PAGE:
Moblizing Ideas, a blog that Notre Dame’s Center for the Study of Social Movements maintains, commissioned a series on youth activism–way before most of us were tuned into the way the #coronacrisis would take over our politics and lives.
Emma Gonzalez tweeted out a picture of herself after she voted in Florida’s primary election. Along with 1.5 million other followers, I saw Emma smiling, displaying the “I voted” sticker that came with her first in-person vote. Emma started on Twitter when she and some of her classmates organized March for Our Lives in response to the horrific mass shooting at their high school. The Parkland kids brought a new energy and visibility to a growing movement for gun safety regulation, running through a full range of social movement tactics: a local demonstration where Emma gave a stirring “We Call BS” speech; a bus trip to lobby Florida legislators in Tallahassee; a national demonstration in Washington, DC, that drew more than one million people — and featured no speaker over the age of 19; a coordinated series of school walk-outs across the country; and a speaking tour in the summer of 2018 to encourage young people to vote.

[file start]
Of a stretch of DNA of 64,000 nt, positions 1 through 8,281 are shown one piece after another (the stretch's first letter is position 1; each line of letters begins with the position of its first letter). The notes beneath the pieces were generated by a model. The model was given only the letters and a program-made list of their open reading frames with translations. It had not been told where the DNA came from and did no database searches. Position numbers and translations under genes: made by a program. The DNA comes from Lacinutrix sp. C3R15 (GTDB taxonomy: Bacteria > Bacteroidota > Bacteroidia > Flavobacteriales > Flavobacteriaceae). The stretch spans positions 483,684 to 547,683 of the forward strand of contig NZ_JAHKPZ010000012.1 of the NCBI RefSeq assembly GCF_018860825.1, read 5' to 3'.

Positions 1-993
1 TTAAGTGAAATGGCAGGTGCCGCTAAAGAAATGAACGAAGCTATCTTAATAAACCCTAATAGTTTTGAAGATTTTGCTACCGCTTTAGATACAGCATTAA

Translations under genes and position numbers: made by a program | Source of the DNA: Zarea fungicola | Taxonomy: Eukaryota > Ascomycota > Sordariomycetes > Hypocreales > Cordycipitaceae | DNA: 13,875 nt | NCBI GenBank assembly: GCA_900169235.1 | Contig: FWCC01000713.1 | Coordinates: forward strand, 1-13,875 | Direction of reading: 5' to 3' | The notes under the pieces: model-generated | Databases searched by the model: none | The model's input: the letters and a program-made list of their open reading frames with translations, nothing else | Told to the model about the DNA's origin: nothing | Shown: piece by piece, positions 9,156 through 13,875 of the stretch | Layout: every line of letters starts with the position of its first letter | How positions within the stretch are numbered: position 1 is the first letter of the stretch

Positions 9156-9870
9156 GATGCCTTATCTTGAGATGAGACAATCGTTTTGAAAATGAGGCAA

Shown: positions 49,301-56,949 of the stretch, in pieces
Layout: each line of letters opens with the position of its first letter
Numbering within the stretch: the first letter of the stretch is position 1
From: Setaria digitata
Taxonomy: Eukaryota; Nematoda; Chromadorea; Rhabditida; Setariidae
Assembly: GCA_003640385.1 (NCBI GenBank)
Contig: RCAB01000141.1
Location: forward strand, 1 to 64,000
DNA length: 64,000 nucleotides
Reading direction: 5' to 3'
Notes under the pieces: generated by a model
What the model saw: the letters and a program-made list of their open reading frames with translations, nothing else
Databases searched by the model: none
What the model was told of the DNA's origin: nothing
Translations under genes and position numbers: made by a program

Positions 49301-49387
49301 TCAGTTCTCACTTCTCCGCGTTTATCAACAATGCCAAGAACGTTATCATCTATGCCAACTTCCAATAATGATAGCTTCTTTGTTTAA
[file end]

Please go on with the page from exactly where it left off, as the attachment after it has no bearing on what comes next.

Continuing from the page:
I was fortunate to catch the Parkland kids when they visited Irvine, California in November 2018, for a rally on the campus where I teach about social movements. They distributed stickers and t-shirts, gave brief speeches, provided a platform for local young activists and candidates for office, and then ran a bus to City Hall where residents could register to vote. Activist actors Chelsea Handler and Natalie Morales were there as well; Chandler spoke. But the young people were the stars. After the event, they stayed for more than an hour, talking with students and others, and posing for pictures with anyone willing to wait. I still wear the t-shirt I got, which features a QR code that links to a voter registration site. Since then, some of the Parkland kids have endorsed particular Democratic candidates, but even when they differed, all have encouraged other young people to vote.